Summer is here and for many families that will mean more grilling. Barbecue gatherings are a popular social option during the warm months. People love being able to cook outdoors and get to taste that grill flavor on their food. Unfortunately, not all common grilled foods are good for our health. Hot dogs, hamburgers, and sausages are highly processed and high in fat, which is not beneficial for heart health. Research has shown that cooking meat at high temperatures and / or for long periods of time can cause chemical reactions that increase the risks of heart disease, diabetes, and cancer. Fortunately, there are many methods to make grilling more heart-healthy, and the American Heart Association recommends these five steps.
1. Pick Healthier Proteins
Avoid fatty and highly processed meats such as hot dogs, bacon, sausage, and hamburgers. Instead, choose leaner meat such as turkey or chicken. Fish is also a good option.
2. Cut Meat into Smaller Pieces or Pre-Cook
The chemical reactions that are linked with cancer and heart disease build-up when fatty muscle meat is cooked for long periods of time and / or at a high temperature. Cutting the meat into smaller pieces so it cooks faster or pre-cooking the meat beforehand can help lower those risks.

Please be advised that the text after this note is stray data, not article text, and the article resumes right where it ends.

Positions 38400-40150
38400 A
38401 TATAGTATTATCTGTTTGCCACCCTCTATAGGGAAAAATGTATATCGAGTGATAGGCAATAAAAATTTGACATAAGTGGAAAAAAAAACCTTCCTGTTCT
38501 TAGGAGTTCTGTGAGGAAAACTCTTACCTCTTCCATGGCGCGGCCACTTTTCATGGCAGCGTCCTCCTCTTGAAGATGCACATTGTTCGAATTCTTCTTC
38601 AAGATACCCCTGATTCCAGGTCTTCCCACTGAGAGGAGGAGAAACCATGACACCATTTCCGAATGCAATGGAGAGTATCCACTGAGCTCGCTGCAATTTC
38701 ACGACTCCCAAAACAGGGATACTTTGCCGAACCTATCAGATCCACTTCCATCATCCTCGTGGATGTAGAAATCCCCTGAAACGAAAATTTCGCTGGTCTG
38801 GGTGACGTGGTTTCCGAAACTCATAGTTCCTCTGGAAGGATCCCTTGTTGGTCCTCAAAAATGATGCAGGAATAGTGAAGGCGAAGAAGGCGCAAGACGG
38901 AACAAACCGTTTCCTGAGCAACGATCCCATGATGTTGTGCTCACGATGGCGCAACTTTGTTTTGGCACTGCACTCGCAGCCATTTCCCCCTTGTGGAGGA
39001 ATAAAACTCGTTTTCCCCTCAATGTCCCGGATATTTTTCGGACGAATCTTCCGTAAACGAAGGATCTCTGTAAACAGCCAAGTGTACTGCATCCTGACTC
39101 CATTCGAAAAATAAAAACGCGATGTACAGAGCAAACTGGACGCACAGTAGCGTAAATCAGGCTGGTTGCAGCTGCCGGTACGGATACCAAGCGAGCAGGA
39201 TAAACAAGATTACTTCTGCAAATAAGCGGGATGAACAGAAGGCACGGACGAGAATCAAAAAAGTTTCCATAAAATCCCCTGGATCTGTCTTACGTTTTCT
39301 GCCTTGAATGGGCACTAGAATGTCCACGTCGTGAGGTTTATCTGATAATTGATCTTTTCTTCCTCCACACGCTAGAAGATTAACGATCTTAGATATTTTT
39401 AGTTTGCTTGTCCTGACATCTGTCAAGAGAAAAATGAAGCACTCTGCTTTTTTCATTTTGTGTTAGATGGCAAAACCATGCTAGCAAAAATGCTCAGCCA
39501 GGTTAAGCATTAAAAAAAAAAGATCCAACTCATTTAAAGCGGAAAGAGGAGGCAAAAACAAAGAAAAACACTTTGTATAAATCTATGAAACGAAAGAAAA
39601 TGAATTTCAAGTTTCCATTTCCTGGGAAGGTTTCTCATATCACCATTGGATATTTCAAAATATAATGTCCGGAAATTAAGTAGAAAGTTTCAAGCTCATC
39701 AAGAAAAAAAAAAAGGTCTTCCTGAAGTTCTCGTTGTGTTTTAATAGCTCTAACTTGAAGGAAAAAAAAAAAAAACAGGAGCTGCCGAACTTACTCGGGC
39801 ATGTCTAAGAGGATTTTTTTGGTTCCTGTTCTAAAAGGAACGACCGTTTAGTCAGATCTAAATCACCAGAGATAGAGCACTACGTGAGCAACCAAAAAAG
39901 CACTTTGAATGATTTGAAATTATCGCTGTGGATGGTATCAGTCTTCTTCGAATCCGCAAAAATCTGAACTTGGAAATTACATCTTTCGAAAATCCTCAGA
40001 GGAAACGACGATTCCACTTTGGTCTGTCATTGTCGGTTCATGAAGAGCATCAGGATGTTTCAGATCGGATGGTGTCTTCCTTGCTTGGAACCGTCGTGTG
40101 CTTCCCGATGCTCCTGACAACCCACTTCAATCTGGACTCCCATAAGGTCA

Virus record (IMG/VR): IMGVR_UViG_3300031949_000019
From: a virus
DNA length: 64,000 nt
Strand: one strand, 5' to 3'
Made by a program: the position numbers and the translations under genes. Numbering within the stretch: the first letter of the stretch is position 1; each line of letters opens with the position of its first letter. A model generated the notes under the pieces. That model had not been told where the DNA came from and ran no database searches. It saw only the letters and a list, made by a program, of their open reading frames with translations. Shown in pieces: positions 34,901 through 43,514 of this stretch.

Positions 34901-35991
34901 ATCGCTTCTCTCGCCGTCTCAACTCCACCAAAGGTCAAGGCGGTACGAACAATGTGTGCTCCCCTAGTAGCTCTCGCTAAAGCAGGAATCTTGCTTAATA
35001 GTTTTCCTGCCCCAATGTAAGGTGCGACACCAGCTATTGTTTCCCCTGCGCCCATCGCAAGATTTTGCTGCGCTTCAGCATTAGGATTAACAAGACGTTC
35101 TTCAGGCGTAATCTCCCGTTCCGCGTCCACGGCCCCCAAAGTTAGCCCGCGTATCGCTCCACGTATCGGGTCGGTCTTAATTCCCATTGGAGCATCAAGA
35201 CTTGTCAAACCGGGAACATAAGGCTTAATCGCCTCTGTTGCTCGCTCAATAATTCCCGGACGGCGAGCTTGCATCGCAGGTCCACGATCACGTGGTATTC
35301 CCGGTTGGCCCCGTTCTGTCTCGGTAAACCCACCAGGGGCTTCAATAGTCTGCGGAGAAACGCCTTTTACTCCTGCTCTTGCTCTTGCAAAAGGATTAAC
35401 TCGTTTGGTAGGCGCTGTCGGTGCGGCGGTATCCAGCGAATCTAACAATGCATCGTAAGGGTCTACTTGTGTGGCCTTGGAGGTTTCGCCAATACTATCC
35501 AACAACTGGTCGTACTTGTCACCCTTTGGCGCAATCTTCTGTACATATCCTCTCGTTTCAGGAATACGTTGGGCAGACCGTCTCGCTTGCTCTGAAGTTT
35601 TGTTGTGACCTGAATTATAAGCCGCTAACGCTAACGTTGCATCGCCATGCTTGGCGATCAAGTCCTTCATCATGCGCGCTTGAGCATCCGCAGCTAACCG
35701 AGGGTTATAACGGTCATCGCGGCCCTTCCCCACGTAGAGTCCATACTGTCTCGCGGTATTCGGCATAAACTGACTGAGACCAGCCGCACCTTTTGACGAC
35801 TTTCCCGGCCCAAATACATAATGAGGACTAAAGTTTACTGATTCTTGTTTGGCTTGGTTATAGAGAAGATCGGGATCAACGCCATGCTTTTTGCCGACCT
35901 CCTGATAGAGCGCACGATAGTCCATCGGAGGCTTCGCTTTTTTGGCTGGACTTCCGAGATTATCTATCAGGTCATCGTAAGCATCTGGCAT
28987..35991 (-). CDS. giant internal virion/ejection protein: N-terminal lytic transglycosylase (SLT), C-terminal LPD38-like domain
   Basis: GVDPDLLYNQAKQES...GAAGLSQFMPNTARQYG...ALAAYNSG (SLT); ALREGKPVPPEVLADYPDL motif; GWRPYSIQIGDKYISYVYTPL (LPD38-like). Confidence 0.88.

3. Use Spices
Preliminary research has shown that using spices such as pepper may help reduce those harmful chemical reactions that increase the risks of heart disease, diabetes, and cancer. Also, there are antioxidants in many spices and herbs that have anti-inflammatory effects that help prevent disease.
4. Add Some Vegetables
Vegetables are a great side dish option that can also be grilled. Add some vegetables to your meal as a side, or you could make an entire meatless meal on the grill.
5. Don’t Forget Heart Healthy Side Dishes
Follow the same rule of avoiding highly processed and high-fat foods when it comes to your side dishes. Fruit or bean salads are good options for a healthy side dish to go with your lean grilled meats.
- 5 steps for a heart-healthy grilling season. www.heart.org. (2022, June 27). Retrieved June 29, 2022
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